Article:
-- Telephones are ringing — and ringing — at mortgage brokers' offices around the country after this week's sharp drop in mortgage rates.
Average rates on 30-year fixed-rate mortgages fell to 5.97%, down from 6.33% the week before, according to Bankrate.com. Some brokers report rates as low as 5.25%.
Borrowers with a $200,000 loan, for example, would save about $63 a month if their interest rate dropped to 5.5% from 6%.
Credit the Federal Reserve's announcement this week that it will buy $500 billion in mortgage-backed securities held by Fannie Mae and Freddie Mac, helping the two mortgage-finance giants increase the pool of money available to banks and other lenders to make new mortgages.
"It is pretty remarkable stuff," says Bob Walters, the chief economist at Quicken Loans, where applications quadrupled Tuesday from Monday.
"Some people might be trying to hold out for even lower rates," he says, "but in 30 or 40 years, we haven't seen them go much beneath these levels. They could, but you're betting against history."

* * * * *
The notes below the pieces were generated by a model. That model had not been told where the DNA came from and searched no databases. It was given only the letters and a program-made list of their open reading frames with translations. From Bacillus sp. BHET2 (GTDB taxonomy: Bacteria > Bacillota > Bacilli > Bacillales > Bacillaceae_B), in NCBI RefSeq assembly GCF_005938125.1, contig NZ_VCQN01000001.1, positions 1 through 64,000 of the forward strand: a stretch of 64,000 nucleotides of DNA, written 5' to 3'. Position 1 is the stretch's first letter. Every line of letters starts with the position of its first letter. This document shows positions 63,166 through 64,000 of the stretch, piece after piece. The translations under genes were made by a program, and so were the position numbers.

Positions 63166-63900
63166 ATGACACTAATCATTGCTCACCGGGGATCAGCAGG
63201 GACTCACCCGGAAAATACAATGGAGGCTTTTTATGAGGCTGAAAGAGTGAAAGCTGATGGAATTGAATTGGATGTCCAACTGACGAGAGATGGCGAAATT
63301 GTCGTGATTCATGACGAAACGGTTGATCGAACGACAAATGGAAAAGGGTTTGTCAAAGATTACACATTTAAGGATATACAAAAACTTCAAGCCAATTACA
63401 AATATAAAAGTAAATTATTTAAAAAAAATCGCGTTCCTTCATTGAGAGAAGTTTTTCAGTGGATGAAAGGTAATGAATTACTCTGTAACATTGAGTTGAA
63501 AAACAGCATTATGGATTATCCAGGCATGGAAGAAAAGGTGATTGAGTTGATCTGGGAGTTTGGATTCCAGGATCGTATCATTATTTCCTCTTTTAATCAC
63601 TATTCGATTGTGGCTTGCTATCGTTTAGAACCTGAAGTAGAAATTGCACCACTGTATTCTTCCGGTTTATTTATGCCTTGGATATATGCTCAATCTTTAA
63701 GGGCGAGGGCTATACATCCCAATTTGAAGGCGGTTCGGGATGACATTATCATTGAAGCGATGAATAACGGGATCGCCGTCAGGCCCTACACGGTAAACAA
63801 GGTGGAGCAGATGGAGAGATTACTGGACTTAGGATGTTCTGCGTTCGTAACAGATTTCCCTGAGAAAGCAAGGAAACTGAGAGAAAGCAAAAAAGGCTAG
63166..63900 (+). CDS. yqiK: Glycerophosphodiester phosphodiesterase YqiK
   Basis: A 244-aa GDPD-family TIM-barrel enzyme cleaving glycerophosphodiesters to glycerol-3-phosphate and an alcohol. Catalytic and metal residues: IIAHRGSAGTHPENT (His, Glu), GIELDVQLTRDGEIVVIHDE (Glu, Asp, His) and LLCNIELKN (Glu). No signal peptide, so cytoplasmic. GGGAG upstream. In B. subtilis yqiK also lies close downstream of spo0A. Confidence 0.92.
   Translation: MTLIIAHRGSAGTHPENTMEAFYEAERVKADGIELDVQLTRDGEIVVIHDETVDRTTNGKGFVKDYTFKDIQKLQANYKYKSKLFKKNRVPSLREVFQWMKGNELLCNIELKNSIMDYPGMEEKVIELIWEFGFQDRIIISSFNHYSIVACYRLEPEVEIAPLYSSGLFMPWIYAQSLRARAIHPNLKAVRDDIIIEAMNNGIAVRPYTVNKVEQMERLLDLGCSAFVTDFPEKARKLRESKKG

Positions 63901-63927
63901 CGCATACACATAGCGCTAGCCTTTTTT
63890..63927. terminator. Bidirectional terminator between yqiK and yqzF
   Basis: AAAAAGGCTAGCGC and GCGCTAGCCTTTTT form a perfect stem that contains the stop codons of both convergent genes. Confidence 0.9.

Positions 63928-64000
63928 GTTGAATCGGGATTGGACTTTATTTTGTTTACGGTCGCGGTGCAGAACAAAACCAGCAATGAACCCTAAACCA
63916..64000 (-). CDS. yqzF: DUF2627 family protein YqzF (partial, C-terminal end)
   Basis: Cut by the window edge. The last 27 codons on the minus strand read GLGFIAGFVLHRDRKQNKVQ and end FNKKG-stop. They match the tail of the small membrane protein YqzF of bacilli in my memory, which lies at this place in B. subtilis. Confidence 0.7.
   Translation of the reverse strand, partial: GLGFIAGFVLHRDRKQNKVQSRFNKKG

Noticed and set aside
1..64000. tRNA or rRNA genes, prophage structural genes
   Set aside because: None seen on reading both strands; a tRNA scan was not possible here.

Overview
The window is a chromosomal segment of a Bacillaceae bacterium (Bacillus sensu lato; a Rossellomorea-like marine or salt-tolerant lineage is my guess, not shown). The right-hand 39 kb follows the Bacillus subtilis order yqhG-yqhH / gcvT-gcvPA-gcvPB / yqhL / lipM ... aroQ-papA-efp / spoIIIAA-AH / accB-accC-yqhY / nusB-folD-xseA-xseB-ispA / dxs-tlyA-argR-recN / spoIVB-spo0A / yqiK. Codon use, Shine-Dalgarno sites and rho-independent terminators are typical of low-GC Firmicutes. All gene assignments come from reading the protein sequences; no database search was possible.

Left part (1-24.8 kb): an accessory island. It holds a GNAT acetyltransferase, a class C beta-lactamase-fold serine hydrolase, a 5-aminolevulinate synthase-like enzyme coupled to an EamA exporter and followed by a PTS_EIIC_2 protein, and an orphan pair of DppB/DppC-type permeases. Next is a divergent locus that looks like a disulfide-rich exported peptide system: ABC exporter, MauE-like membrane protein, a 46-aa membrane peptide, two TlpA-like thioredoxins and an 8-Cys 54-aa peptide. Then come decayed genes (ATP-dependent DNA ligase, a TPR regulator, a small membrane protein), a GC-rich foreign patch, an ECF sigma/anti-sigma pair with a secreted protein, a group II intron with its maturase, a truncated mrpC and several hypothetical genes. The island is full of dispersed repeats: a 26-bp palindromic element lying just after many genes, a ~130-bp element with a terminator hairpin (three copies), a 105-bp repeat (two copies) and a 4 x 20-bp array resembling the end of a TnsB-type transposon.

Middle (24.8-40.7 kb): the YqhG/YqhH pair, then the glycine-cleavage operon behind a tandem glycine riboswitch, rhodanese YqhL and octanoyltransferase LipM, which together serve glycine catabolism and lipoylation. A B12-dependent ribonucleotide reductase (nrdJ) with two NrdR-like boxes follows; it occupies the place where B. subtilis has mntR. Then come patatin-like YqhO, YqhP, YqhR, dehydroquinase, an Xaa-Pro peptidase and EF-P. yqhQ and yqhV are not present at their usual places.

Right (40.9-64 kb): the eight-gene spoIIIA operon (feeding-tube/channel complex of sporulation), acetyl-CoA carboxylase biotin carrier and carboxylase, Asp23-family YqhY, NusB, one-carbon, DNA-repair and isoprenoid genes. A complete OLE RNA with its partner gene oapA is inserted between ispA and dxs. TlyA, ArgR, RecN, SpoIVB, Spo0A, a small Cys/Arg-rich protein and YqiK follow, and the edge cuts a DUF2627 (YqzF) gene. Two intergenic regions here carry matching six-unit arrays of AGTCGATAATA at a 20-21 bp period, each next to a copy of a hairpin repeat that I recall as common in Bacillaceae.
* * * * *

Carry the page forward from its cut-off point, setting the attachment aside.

Mortgage professionals used to 10 applications a day may have gotten 200 on Tuesday, says Brian Koss, a managing director of Mortgage Network in Danvers, Mass.
"This is really craziness," Koss says. "This news broke the logjam on interest rates that allowed rates to drop significantly."
Koss recommends that borrowers who find an attractive rate move fast to lock it in.
"If the number works, lock it, and lock it in for 60 days. Drop everything you are doing, get the mortgage professional all of the paperwork they need, so you don't run out of time," he says.
Other mortgage professionals say they're seeing an uptick in applications, but the rates should remain low so people can apply when they're ready.
"Any time you have action like that taking place in Washington," said Jim Sahnger, a mortgage broker with Palm Beach Financial Network, "it takes awhile to get to Main Street. As we're going into the holidays, people are more focused on buying turkeys than filling out a mortgage application."
But the customer surge comes to an industry decimated by business failures and job losses. There are fewer people to handle loans and less money to lend. Lending standards are higher, too.
"It's like someone saying, 'Hey there is free food around the corner!' You don't realize it is free food for 50 — not 500," Koss says.